Black Muslims in the US are engaged in a plethora of Black History month endeavors that highlight and honor their heritage.
By NbA Muslims
African American Muslims represent a culture infusing multiple experiences along intersections of faith, race and national identity. As inheritors of a legacy containing a void stemming from the enslavement of their ancestors, preservation is key to preventing further loss.
The chat will encourage developing an appreciation for the important placement of African American Muslim culture as an amalgamation of American, Black and Islamic heritage and history.
Preserve the Legacy
Sapelo Square also recently launched Preserve the Legacy, a public history project involving a national tour to capture Black Muslim life for posterity through portraits and interviews. The tour will visit at least ten cities from the east to west coast of the US.
Black Muslim culture contains substantial history of faith and struggle in the United States.
People wishing to support Preserving the Legacy can contribute to the Launch Good campaign to fund the public history project to preserve Black Muslim heritage.
Su’ad Abdul Khabeer
Sapelo founder, Su’ad Abdul Khabeer shared the motivations for Preserving the Legacy and the #BlackMuslimLegacy Twitter Chat with NbA Muslims.
How important is public history to preserving heritage?
The film Black Panther is a good example of this. There is so much excitement and enthusiasm for the film precisely because our public histories, in the US and globally, do not tell Black stories.Wakanda is a fictional kingdom with fictional Black pride, power, swag and intellect. While Black people have and had real versions of that– kingdoms, power, swag and so on–those REAL stories remain unknown.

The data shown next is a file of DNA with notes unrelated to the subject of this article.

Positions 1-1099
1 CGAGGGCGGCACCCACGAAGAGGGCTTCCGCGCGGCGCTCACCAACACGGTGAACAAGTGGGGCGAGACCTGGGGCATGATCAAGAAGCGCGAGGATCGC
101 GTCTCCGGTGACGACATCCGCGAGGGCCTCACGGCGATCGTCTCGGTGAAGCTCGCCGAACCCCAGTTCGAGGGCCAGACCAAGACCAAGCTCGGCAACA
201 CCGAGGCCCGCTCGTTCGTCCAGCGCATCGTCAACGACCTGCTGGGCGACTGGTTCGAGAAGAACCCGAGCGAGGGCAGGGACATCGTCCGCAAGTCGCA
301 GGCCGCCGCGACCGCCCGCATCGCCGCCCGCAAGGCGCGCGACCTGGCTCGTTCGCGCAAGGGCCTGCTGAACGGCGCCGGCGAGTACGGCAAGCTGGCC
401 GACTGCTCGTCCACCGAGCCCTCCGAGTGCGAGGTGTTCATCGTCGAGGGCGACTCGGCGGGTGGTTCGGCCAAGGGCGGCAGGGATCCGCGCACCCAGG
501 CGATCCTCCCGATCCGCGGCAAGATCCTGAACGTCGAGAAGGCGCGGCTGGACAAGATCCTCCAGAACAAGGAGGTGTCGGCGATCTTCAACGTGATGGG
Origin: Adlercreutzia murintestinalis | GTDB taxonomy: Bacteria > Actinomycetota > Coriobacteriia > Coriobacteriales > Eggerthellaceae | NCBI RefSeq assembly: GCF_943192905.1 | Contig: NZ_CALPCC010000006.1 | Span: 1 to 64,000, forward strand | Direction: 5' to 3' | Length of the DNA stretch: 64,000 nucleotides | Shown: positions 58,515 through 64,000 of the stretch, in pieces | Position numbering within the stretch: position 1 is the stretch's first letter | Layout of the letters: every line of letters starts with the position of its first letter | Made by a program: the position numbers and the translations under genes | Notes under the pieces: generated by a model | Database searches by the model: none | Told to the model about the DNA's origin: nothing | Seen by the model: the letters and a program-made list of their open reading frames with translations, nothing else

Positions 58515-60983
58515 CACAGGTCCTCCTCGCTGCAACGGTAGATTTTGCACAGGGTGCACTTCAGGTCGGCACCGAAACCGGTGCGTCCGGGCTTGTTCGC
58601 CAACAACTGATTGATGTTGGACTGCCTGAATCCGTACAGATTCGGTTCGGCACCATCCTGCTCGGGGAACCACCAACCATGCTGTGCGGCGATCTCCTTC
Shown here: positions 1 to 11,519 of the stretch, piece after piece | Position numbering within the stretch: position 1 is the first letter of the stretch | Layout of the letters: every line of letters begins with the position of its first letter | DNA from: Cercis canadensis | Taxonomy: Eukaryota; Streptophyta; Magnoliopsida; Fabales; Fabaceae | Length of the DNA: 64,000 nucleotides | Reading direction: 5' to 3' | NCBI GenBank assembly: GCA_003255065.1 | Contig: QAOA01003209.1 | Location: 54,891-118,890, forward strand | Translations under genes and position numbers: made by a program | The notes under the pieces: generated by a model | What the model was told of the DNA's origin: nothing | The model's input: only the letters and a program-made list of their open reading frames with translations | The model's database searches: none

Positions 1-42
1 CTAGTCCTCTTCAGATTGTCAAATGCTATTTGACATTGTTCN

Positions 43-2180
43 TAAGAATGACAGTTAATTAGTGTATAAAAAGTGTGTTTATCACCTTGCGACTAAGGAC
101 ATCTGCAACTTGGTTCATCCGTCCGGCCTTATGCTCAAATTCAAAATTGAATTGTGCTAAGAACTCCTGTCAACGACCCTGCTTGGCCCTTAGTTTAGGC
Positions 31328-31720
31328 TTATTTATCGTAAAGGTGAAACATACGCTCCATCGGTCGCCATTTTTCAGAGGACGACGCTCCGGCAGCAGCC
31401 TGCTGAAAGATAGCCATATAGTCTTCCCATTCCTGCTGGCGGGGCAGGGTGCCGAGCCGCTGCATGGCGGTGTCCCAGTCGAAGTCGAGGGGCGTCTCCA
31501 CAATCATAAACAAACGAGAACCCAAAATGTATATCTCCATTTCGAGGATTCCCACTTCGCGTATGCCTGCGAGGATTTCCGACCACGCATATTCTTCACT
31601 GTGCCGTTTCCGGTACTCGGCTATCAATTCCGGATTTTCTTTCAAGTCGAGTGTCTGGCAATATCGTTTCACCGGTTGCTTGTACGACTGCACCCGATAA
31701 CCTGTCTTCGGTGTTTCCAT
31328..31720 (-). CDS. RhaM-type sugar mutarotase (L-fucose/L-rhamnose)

Thus, part of what makes the movie Black Panther so monumental is because it operates in this absence. Projects like Preserve the Legacy fill this absence with stories of people who actually lived and walked on this earth, not only in our imaginations.
How expansive do you anticipate the project and resulting archive being?
To be honest, the sky is the limit. While we projected visiting a few cities to capture photos and stories, we have already gotten a number of requests from folks petitioning for us to visit their hometowns.
We envision creating public exhibitions, both offline and online, as well as printed materials. We received numerous requests for collaboration from museums and other institutions so our reach will be national and global.
Ultimately, we aspire for the project to do what Sapelo Square does and what Black Muslims do: educate to inspire for transformation.
Why is Black Muslim culture and history important in American society?
African-descendant Muslims in the US are situated at the intersection of the African diaspora, the United States, and the global Muslim community, which makes us positioned to make critical and unique contributions to the most important conversations of our time: culture and identity, war and imperialism, faith and belonging.
This is a community that has historically been at the forefront championing the principles of freedom, justice, and equality. With the passing of a generation of pioneers and the trenchant racism and inequality that marks this current moment, telling Black Muslim stories has become even more urgent.
These stories are powerful for the histories they hold, the life lessons they provide, and the futures they will inspire.